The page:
Personal Training

My back issues started in earnest when I first started working out with a personal trainer (about 5 years ago). It was my first experience with a personal trainer ever. And I was out of shape (of course) but had never really exercised before. (I don't think P.E. in Jr. High really qualifies.) I was exercise adverse. I don't mean that I was / am against physical activity. I just was against the kind that involved a gym, equipment, looking stupid and sweating. I had several times in my life where I went to Jazzercise or Aerobics class (back in the day when we all wanted to look like Olivia Newton John as she "Got Physical").  But I digress.

I had amazing health insurance at the time and it paid for a medical program that included a weekly nutritionist, 3X / week personal training and periodic check ins with the doctor.  It was a one time program and I had to pay a portion, but I wouldn't have been able to afford it without the amazing health insurance plan. Anywho, the program expected dramatic results (which it achieved). And the personal trainer I was assigned to was a young man. I believe he felt pressure to be able to write down quick physical fitness improvements in my chart.  (The program was heavily monitored by a team of professionals that were evaluating the program as a whole as well as the results of individuals).

Lots of lessons AFTER I was hurt.

This seems obvious, I know.  But...there's this weird thing at work here. I'm paying this trainer to help me get into shape. I believe that what he is asking me to do will actually help me get into shape. I believe that he knows better than I and would not instruct me to do an exercise that I wasn't ready for. Whenever I wanted to say, "No, I don't like this", I wasn't sure if I just didn't like it OR if there was a reason I shouldn't do it.
Turns out, one of the reasons I got hurt was because my trainer DID have me doing exercises I was not ready for.  A big reason he didn't see that was because with each exercise he would show me, I would mimic fairly well. Because I was able to lift the weight or hold the pose I believed that I was actually seeing the results of my new workout routine. Trainer was happy because he could write down in the little chart that I was progressing.  I was happy because I thought I was progressing.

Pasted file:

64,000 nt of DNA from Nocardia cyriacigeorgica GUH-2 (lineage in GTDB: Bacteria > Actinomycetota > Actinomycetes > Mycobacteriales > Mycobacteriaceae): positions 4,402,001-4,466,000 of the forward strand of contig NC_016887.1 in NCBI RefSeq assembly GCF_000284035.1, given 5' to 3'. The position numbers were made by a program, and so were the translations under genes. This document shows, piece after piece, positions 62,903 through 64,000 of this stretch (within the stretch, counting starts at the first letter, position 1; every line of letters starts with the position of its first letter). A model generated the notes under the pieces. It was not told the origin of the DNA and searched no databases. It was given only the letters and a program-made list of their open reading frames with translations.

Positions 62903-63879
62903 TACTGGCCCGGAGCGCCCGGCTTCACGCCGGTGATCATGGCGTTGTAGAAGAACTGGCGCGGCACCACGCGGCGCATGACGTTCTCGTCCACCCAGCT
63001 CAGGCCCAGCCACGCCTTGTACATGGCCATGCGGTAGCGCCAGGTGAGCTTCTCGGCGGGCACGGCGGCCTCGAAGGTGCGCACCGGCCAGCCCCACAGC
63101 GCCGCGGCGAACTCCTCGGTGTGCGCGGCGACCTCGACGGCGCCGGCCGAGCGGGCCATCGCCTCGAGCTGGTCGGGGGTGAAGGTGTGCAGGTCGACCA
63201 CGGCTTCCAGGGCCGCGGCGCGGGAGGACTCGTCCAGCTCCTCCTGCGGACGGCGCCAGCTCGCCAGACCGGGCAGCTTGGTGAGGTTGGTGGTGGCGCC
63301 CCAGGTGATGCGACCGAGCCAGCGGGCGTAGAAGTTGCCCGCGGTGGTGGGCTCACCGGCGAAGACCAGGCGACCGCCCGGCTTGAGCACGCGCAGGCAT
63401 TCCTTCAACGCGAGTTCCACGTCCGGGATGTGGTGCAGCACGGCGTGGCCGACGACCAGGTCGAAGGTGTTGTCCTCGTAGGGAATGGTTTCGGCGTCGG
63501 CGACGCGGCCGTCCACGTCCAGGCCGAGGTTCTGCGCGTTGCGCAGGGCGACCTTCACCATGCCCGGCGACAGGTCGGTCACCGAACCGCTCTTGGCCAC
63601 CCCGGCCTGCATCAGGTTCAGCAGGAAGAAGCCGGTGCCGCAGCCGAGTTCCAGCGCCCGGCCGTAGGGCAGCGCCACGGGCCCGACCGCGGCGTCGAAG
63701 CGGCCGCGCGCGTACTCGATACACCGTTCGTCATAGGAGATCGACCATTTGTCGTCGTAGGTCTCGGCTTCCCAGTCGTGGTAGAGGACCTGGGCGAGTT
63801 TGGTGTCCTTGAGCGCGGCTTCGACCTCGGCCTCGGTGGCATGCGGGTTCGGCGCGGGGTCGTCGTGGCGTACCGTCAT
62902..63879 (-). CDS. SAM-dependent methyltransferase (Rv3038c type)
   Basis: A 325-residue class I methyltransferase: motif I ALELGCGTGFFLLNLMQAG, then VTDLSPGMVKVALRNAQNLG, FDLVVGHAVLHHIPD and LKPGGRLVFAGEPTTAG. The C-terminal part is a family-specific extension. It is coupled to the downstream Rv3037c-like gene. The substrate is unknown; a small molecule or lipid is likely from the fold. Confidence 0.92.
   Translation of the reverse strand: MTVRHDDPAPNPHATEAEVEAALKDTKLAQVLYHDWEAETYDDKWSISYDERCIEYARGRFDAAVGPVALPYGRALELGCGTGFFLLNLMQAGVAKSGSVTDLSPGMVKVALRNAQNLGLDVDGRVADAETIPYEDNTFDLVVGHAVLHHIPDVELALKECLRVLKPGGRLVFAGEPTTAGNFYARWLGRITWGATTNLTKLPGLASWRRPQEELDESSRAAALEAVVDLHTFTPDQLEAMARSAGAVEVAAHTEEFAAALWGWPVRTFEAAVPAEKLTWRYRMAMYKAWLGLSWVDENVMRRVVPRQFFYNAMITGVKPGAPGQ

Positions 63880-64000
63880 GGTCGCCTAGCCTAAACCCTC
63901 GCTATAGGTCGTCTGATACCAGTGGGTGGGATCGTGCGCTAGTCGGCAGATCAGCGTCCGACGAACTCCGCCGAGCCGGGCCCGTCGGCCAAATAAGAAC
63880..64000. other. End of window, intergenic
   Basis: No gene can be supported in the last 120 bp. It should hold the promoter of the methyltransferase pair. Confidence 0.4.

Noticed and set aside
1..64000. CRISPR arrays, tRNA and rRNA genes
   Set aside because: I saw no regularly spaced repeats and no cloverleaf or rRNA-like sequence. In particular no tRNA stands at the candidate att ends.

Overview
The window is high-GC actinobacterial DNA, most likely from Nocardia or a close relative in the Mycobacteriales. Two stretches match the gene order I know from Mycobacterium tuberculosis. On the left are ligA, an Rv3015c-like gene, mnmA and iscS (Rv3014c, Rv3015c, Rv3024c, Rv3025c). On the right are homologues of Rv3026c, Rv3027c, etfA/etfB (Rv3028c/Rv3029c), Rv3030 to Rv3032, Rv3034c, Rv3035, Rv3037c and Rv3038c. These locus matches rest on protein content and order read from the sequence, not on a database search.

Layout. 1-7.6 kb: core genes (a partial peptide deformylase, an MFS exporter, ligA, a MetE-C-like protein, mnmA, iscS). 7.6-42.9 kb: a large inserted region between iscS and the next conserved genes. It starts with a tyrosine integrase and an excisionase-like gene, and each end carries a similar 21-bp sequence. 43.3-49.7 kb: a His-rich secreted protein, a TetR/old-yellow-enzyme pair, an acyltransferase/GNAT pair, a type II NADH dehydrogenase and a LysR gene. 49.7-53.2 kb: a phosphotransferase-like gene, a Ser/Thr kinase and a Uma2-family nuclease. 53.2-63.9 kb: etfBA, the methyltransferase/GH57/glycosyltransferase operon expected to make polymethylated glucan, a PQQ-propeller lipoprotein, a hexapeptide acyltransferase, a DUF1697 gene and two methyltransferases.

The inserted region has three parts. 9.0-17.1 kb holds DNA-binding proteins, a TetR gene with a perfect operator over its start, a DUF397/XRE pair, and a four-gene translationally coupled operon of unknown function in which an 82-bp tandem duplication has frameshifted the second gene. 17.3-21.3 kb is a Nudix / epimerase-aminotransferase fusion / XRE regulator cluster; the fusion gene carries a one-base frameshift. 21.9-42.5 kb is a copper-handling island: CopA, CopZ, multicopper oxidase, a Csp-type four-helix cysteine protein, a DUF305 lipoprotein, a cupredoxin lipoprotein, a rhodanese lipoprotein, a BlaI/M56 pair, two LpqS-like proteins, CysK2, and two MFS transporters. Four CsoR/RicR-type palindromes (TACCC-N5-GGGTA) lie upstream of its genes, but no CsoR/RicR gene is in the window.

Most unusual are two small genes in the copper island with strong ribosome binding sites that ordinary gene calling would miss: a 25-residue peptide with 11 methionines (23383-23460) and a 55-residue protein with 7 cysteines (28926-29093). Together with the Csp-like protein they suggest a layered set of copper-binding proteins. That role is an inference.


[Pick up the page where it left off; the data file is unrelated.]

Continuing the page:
The things that were important were the things that were not visible to the eye. That is, I was doing the exercises by using the WRONG muscles. He said "Lift this", so I lifted it, period. What I learned in physical therapy was that all along I had been using my back muscles for every exercise. EVERY exercise. This whole exercise thing was new to me, so I had no idea how to identify that the correct muscles were working for each task.

This is exactly what I had to do. I had gone to the doctor with my hurt back and he sent me to the physical therapist. So I had to add physical therapy 2X / week on top of personal training 3X/week. I shared with the trainer that I was in PT and what I was instructed to change in my work out. But I had to really stay strong and confident because as I got physically stronger, he kept encouraging asking me to return to an exercise I had been doing before I was hurt.

Exercise is not supposed to cause actual pain. Discomfort maybe but not actual pain.

P.S. I'm linking up here for "Say Hi Sunday".

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  1. stopping by from Say Hi Sunday.

    I have never had a trainer. They do make me nervous. LOL

    1. Hi, Thanks for stopping by. I did get another trainer who was a woman and specialized in working with clients that were also working with Physical Therapy. She was great! But I couldn't afford to stay with it. You know...I don't know how/if I will use a trainer again. :)


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